A sole trader’s guide to expenses management

If you’re like most sole traders, you’re under claiming expenses and overpaying tax because you don’t have time to manage your expenses properly.

Here’s why.

  • The triple whammy from lost receipts – Losing a receipt has a big knock-on effect on the money you take home at the end of the day. If you don’t have the receipt you can’t claim the expense. You also can’t claim the VAT. All of which means you have to pay tax on a bigger income.
  • Paying too much for travel – Our research shows that 95% of sole traders don’t keep records of journeys, which means they have to claim for petrol rather than mileage.

When you claim for petrol, you have to split the bill 50/50 between business and personal use. Thus, you lose out if you do a great deal of driving for business purposes, because you can’t claim the correct VAT and you can’t offset your income against the higher amount. This means you pay more VAT and more income tax.

5-300x200Managing your business expenses correctly doesn’t have to take a large amount of time, and it can save you a large amount of money.

Here’s how.

1. Keep records for all allowable expenses

As a sole trader, you can claim everything that’s not a personal expense.

For example, if you’re working from home you can claim ‘home office’ expenses, such as part of the utility bill, tea and coffee, home insurance, telephone and internet. If you claim your home as your office, your rates (house tax) may increase, and you can claim the increase as an expense as well.

You can also claim for expenses associated with entertaining customers – which sole traders often forget.

You will save time and hassle in the long run if you record expenses as you incur them. First of all, you then don’t have to worry about losing receipts. Secondly, the ink used on lots of receipt paper evaporates. Thus, if you shove receipts in an envelope or shoebox you may not be able to use them if you wait too long.

Here’s what to include in your expenses records:

  • The receipt
  • The project and/or customer the expense is associated with
  • If it relates to entertainment, the person’s name, company name and reason for entertaining
  • If it relates the travel, the mileage

This is the base level of record you need to ensure you’re claiming properly and that your returns stand up to scrutiny, should tax authorities re-open them a couple of years down the line.

2. Reduce the amount of paperwork you process


  • Photograph your receipts – Not only does this avoid the disappearing ink problem, but it means that you and your accountant aren’t spending lots of time sifting through little pieces of paper. A photograph is just as valid as the original in terms of the audit trail you need to maintain, and being able to sort and search your receipts digitally will drastically reduce time spent on expenses. You can log the receipt in 5 seconds and process a day’s expenses in 10 minutes. Compare this to between 5 and 9 hours per month, which is standard for paper receipt-based expenses management.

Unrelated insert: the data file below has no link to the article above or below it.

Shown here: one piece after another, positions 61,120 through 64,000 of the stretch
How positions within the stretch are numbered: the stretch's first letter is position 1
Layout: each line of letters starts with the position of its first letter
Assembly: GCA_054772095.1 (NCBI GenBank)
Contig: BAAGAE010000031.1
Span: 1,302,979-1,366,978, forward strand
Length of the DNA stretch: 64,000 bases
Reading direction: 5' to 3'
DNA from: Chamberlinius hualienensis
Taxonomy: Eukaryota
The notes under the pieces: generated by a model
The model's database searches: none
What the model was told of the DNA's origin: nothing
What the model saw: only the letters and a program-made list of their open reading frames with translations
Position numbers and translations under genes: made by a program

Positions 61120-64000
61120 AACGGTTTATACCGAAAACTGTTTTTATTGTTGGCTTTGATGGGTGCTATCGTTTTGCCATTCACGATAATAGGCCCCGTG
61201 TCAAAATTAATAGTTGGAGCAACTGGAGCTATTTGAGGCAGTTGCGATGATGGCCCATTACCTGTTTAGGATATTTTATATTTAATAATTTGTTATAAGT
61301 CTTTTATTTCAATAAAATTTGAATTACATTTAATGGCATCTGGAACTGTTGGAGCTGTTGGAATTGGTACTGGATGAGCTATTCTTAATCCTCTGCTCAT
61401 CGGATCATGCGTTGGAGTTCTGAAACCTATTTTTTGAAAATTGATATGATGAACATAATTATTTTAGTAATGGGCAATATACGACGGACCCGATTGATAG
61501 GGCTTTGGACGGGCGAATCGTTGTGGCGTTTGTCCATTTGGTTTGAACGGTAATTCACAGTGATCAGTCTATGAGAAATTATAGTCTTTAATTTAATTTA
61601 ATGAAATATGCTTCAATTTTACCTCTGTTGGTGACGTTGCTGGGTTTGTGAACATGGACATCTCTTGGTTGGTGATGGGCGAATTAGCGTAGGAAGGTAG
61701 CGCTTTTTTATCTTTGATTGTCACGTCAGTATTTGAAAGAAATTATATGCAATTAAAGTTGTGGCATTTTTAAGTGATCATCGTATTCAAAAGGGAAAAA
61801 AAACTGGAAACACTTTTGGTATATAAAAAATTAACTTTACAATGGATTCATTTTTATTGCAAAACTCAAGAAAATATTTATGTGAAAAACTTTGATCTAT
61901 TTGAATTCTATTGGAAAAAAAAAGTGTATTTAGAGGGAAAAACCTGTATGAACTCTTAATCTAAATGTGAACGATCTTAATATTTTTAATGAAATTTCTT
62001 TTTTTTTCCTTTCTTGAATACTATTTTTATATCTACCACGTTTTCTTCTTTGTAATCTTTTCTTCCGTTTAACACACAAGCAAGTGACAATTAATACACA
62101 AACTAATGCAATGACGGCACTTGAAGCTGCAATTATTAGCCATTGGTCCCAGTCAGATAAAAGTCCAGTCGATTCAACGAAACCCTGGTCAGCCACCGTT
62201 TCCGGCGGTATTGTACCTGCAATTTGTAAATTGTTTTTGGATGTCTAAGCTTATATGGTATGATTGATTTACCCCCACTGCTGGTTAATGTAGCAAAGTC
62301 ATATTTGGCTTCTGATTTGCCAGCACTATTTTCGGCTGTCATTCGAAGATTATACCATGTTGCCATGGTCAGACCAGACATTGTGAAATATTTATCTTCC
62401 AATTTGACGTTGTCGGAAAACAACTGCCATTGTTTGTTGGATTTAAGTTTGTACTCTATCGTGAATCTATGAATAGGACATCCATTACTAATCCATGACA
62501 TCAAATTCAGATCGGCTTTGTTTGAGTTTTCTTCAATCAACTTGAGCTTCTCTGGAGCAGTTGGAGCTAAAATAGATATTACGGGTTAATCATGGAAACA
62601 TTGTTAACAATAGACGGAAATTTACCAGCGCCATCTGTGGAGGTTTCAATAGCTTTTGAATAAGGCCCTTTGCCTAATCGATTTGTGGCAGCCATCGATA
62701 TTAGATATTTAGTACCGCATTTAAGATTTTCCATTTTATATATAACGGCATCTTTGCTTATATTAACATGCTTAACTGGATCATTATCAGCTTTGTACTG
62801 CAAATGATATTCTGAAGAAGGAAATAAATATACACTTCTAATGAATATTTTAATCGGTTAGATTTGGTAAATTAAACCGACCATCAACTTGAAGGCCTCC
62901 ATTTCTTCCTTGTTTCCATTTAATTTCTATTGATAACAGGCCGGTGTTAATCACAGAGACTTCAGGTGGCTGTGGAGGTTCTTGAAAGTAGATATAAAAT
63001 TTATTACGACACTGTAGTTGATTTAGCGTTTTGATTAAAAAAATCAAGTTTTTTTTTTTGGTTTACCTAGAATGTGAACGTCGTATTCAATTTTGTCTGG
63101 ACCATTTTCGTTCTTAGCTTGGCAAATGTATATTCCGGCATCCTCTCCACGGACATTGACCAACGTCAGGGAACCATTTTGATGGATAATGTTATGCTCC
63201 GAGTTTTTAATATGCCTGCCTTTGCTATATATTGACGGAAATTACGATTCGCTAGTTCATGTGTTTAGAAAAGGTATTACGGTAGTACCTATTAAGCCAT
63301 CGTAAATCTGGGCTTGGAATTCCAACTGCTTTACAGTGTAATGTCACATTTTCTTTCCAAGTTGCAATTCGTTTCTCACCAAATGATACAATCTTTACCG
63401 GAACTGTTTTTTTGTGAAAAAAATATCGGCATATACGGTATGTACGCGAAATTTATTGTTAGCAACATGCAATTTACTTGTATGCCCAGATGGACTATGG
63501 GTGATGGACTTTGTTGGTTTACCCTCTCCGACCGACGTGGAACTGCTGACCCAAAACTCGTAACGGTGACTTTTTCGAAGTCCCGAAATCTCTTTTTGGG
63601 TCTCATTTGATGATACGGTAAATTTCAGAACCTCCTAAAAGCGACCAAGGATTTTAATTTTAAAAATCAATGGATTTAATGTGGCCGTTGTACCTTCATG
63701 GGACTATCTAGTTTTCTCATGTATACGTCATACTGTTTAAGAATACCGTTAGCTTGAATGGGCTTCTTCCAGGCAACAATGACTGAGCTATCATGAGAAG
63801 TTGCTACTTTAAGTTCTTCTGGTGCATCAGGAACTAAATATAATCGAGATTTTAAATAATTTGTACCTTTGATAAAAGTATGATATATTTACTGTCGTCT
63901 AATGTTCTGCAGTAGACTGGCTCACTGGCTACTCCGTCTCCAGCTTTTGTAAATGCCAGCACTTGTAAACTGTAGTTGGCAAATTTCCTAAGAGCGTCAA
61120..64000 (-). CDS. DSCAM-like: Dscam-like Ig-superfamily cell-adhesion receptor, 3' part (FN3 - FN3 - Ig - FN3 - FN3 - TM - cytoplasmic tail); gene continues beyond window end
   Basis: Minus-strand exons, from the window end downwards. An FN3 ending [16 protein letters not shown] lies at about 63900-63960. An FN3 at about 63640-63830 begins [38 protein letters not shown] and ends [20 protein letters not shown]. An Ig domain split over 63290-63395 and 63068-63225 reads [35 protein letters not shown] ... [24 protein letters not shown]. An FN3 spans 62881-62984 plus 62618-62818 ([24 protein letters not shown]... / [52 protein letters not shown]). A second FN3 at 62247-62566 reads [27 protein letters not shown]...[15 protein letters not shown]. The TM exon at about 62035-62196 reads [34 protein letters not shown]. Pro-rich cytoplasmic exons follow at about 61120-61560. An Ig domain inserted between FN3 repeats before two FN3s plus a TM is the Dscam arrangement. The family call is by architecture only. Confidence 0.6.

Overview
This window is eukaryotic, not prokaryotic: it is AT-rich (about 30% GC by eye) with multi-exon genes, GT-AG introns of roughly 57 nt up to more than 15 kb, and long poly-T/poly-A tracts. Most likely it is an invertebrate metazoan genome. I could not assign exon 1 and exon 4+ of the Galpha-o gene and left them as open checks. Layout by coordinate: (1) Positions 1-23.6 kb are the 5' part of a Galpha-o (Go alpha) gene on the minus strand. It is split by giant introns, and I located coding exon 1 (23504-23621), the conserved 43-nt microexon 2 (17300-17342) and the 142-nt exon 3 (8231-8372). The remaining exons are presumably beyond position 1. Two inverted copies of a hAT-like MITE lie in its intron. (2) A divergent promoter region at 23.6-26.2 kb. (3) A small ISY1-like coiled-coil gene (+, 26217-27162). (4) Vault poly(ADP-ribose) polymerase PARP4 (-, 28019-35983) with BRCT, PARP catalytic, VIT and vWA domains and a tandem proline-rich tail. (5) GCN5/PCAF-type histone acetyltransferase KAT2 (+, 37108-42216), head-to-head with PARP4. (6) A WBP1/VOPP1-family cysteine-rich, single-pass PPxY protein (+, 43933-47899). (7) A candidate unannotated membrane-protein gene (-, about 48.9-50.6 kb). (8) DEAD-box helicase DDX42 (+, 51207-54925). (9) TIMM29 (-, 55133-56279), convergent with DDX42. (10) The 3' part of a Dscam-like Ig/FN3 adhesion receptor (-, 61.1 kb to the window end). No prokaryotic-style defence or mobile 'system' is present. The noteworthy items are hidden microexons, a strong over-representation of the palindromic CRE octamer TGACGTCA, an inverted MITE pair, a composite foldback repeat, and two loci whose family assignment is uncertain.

• Record voice memos with the detail about the expense – If you have a smartphone you can record a voice memo. Rather than writing out who you entertained or which project the mileage was for, just spend 10 seconds speaking the information into your phone. The memo can then become a permanent part of the expense record, valid for audit purposes.

Better records + less paperwork = more time and more money

Following these 2 steps will make it easier for you to maintain accurate records in less time. You’ll therefore be able to claim the correct amount of VAT and pay tax on the correct income figure – which means more money for the business

Here’s an example. A medical equipment salesman wasn’t maintaining accurate expense records or cataloguing his receipts properly, simply because he had no time. As a result, his VAT returns were incorrect, so he paid more VAT than was due, and he was paying tax on a larger income, because his expenses weren’t offset properly. Because his records weren’t organised he had to pay his accountant extra – some times as much as £500 per hour – to sort his affairs.

When he started photographing his receipts and reducing the volume of paper he generated, he was able to stay on top of his expenses in just 20 minutes each month.

His VAT returns are now correct, because every claimable expense is tracked and charged. He pays the correct income tax because he’s offsetting the correct amount. The savings from VAT claims plus income tax saving totalled £6,500 in the first year.

He was also able to reduce his accountancy bill from £2,500-£3,500 to £1,500 because of better record keeping. Because he has the receipt photographs on his smartphone, he can catalogue his expenses when he’s on the train or waiting for a customer, meaning his accountant doesn’t need to spend as much time on his behalf.

So here’s the question – is it worth a month of experimentation to see if you can save that kind of money for your business? As Henry Ford famously said, ‘If you always do what you’ve always done, you’ll always get what you’ve always got.’

Download Solo Expenses from the App Store or Google Play and see how much time and money you can save.